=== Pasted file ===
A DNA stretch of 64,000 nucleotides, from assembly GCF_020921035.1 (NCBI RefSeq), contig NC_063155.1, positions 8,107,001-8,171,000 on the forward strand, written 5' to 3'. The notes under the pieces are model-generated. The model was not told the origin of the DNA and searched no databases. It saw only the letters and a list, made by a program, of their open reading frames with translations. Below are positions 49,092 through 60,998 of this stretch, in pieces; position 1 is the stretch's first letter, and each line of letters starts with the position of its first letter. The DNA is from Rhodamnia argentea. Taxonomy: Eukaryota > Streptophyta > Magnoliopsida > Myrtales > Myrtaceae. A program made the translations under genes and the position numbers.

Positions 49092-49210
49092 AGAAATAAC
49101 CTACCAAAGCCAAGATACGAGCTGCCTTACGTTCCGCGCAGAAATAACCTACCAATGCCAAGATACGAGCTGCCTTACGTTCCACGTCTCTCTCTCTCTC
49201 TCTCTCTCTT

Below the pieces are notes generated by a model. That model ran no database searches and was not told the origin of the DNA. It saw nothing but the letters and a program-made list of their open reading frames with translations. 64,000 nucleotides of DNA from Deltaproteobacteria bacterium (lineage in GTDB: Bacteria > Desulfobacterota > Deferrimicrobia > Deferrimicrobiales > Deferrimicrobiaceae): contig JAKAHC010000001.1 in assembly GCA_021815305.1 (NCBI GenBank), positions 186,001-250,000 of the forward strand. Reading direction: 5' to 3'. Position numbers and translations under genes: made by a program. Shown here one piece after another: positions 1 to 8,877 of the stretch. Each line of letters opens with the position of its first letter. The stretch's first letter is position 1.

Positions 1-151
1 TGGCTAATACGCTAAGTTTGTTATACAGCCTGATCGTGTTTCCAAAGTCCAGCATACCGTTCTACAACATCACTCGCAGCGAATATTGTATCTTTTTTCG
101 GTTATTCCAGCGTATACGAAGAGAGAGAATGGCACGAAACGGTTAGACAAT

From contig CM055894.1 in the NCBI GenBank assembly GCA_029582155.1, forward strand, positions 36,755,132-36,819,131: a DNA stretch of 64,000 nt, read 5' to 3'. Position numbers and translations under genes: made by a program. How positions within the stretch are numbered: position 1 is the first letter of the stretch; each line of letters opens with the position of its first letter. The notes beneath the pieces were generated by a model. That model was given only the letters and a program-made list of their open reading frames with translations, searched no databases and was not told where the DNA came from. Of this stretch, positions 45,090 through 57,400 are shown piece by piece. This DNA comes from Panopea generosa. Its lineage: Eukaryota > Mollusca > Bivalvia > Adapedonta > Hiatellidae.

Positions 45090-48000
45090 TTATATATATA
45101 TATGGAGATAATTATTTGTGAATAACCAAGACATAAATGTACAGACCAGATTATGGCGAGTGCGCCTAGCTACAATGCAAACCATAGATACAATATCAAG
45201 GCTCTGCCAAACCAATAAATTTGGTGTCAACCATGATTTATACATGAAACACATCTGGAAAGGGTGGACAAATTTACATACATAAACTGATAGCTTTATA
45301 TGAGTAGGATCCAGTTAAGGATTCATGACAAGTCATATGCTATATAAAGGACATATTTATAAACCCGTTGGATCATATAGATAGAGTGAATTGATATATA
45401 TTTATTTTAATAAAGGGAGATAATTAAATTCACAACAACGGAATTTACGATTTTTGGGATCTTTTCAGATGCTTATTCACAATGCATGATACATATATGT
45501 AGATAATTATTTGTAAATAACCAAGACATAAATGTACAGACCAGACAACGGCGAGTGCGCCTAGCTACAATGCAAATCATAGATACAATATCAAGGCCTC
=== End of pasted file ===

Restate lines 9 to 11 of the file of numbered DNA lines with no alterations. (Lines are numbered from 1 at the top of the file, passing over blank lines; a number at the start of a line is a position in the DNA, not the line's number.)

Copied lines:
101 GTTATTCCAGCGTATACGAAGAGAGAGAATGGCACGAAACGGTTAGACAAT

From contig CM055894.1 in the NCBI GenBank assembly GCA_029582155.1, forward strand, positions 36,755,132-36,819,131: a DNA stretch of 64,000 nt, read 5' to 3'. Position numbers and translations under genes: made by a program. How positions within the stretch are numbered: position 1 is the first letter of the stretch; each line of letters opens with the position of its first letter. The notes beneath the pieces were generated by a model. That model was given only the letters and a program-made list of their open reading frames with translations, searched no databases and was not told where the DNA came from. Of this stretch, positions 45,090 through 57,400 are shown piece by piece. This DNA comes from Panopea generosa. Its lineage: Eukaryota > Mollusca > Bivalvia > Adapedonta > Hiatellidae.

Positions 45090-48000